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Length of array

P: n/a
hi all!

This is an interesting question asked in interview of HCL.
Suppose a situation that u have a pointer to an array and u don't the
size of array, so how could u find the size of array by having only
pointer to that array?

I tried but haven't ound any solution yet.

Regards,
Zia

Jun 26 '06 #1
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9 Replies


P: n/a
There is _msize() function in Visual C compilers. It can be used with
following way:

template<class T> int ArrayLength(T* p)
{
return (_msize(p)/sizeof(T));
}

void main()
{
int *a=new int[10];
printf("array size: %d\n",ArrayLength(a));
delete[]a;
}

Jun 26 '06 #2

P: n/a
vicky wrote:
hi all!

This is an interesting question asked in interview of HCL.
Suppose a situation that u have a pointer to an array and u don't the
size of array, so how could u find the size of array by having only
pointer to that array?

I tried but haven't ound any solution yet.

You can't. Who's this 'u' you are addressing?

--
Ian Collins.
Jun 26 '06 #3

P: n/a

anali...@yandex.ru wrote:
There is _msize() function in Visual C compilers. It can be used with
following way:

template<class T> int ArrayLength(T* p)
{
return (_msize(p)/sizeof(T));
}

void main()
{
int *a=new int[10];
printf("array size: %d\n",ArrayLength(a));
delete[]a;
}


Not sure this is what the OP is looking for. What happens if a is not
dynamically allotted?
AFAIK, there is no way to find the size of the array.

Jun 26 '06 #4

P: n/a
> Not sure this is what the OP is looking for. What happens if a is not
dynamically allotted?


Ok, you are right. This method works only if memory is
dinamically-allocated and unable to get size of stack-allocated array.
So, it is better than nothing :)

Jun 26 '06 #5

P: n/a
vicky wrote:
hi all!

This is an interesting question asked in interview of HCL.
Suppose a situation that u have a pointer to an array and u don't the
size of array, so how could u find the size of array by having only
pointer to that array?
What's 'u'? A function?
I tried but haven't ound any solution yet.


There is none, unless your array has a specific end marker that 'u' could
check for.

Jun 26 '06 #6

P: n/a
vikram_p_na...@yahoo.com wrote:
anali...@yandex.ru wrote:
There is _msize() function in Visual C compilers. It can be used with
following way:

template<class T> int ArrayLength(T* p)
{
return (_msize(p)/sizeof(T));
}

void main()
{
int *a=new int[10];
printf("array size: %d\n",ArrayLength(a));
delete[]a;
}


Not sure this is what the OP is looking for. What happens if a is not
dynamically allotted?
AFAIK, there is no way to find the size of the array.


If the size is not dynamically allocated, there's a portable way to
find the size if you have a reference to the array.
See example GetArrayLength below.
If it's dynamically allocated, you would have to use non-standard
methods, like using _msize.

Example code:
#include <iostream>
#include <malloc.h>
using namespace std ;
template<typename T>
class ConcreteArrayLength
{
private:
template <typename TT> struct deref_t {typedef TT type_t;};
template <typename TT> struct deref_t<TT*> {typedef typename
deref_t<TT>::type_t type_t;};
public:
typedef typename deref_t<T>::type_t ref_t;
typedef T type_t;
size_t operator()(ref_t &t)
{
return sizeof(t)/sizeof(t[0]);
}
private:
size_t operator()(ref_t *t);
};

template<class T>
size_t GetArrayLength(T& t) //Portable method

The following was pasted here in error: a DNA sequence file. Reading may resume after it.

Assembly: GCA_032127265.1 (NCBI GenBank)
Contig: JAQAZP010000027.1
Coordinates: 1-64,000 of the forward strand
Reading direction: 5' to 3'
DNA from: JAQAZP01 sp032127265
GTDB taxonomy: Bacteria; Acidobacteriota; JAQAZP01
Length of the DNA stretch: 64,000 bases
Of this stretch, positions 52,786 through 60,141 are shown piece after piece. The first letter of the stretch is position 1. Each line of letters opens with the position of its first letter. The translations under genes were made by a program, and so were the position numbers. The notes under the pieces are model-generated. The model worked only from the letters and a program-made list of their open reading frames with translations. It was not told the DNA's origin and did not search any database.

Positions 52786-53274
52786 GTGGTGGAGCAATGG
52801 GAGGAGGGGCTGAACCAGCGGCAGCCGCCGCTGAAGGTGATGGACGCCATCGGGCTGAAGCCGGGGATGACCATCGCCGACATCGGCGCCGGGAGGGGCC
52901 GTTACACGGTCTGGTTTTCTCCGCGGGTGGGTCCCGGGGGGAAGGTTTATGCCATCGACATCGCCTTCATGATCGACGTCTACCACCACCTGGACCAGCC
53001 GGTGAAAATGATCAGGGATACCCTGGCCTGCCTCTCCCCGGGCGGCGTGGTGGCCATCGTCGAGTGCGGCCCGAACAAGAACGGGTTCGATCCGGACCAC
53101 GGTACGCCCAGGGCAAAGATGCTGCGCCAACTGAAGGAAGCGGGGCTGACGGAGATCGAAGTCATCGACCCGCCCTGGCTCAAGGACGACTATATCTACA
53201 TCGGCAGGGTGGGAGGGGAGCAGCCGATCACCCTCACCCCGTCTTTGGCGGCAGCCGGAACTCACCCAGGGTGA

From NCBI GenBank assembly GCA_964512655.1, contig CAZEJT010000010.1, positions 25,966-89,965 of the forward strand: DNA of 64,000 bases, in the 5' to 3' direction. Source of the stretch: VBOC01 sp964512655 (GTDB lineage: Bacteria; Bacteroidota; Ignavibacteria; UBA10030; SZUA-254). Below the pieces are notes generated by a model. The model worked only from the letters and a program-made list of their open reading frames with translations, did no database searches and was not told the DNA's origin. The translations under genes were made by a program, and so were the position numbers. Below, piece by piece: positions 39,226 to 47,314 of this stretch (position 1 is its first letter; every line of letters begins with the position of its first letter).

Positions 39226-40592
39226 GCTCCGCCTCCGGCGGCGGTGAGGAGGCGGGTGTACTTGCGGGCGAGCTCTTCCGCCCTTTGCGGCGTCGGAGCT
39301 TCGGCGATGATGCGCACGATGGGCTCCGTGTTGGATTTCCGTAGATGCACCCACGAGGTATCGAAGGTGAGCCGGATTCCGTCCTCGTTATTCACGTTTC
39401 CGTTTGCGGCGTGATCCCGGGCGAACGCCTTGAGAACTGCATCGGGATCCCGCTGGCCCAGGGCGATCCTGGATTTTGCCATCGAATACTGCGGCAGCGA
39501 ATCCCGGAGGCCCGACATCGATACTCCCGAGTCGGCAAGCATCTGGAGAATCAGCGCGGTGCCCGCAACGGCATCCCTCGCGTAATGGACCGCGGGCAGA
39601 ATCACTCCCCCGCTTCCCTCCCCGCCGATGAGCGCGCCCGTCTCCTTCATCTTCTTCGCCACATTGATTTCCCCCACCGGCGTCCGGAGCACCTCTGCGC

{
return ConcreteArrayLength<T>()(t);
}

template<class T> size_t GetArrayPtrLength(T& p)
{
return (_msize(p)/sizeof(T)); //Not portable method
}
int main()
{
int *dyn_alloc = new int[8];
cout << "dyn_alloc size: " << GetArrayPtrLength(dyn_alloc) << endl;
//cout << "dyn_alloc size: " << GetArrayLength(dyn_alloc) << endl;
//This will give compile time warning

int concrete_obj [] = { 1, 2, 3, 4, 5 } ;
cout << "concrete_obj size: " << GetArrayLength(concrete_obj) << endl;
//cout << "concrete_obj size: " << GetArrayPtrLength(concrete_obj) <<
endl; //Will give runtime error

delete[] dyn_alloc;
system("pause");
return 0 ;
}

Jun 26 '06 #7

P: n/a
analizer <an******@yandex.ru> wrote:

[VC++ specific half-solution]
template<class T> int ArrayLength(T* p)
{
return (_msize(p)/sizeof(T));
} This method works only if memory is
dinamically-allocated


It might be worth noting that it only works if the memory was
dynamically allocated with malloc, calloc or realloc (according to the
MSDN). If you use new/new[] as you should, this might not work either.

regards
--
jb

(reply address in rot13, unscramble first)
Jun 26 '06 #8

P: n/a
> It might be worth noting that it only works if the memory was
dynamically allocated with malloc, calloc or realloc (according to the
MSDN). If you use new/new[] as you should, this might not work either.


It works with plain old data arrays, of course in some cases it can
work wrong with new operator when this operator is overloaded by some
class.

Jun 26 '06 #9

P: n/a
vicky posted:
hi all!

This is an interesting question asked in interview of HCL.

Interesting to a novice, perhaps.

Suppose a situation that u have a pointer to an array

Here's an array:
int array[64];
Here's an pointer to an array:
int (*p_array)[64] = array;

and u don't the
size of array,

You always know the size of an array if you have a pointer to it.
(I suspect you're mistakenly referring to "a pointer to the first
element".)

so how could u find the size of array by having only
pointer to that array?

sizeof( *p_array ) / sizeof( **p_array )
If, on the other hand, we're dealing with a pointer to the first element
of an array, e.g.:

int array[64];

int *p_first_element = array;

And we then pass it to a function such as the following one:
void ArbitraryFunc( int * );
Then we've already lost the type information... so there's no way of
retrieving the length of the array.

--

Frederick Gotham
Jun 26 '06 #10

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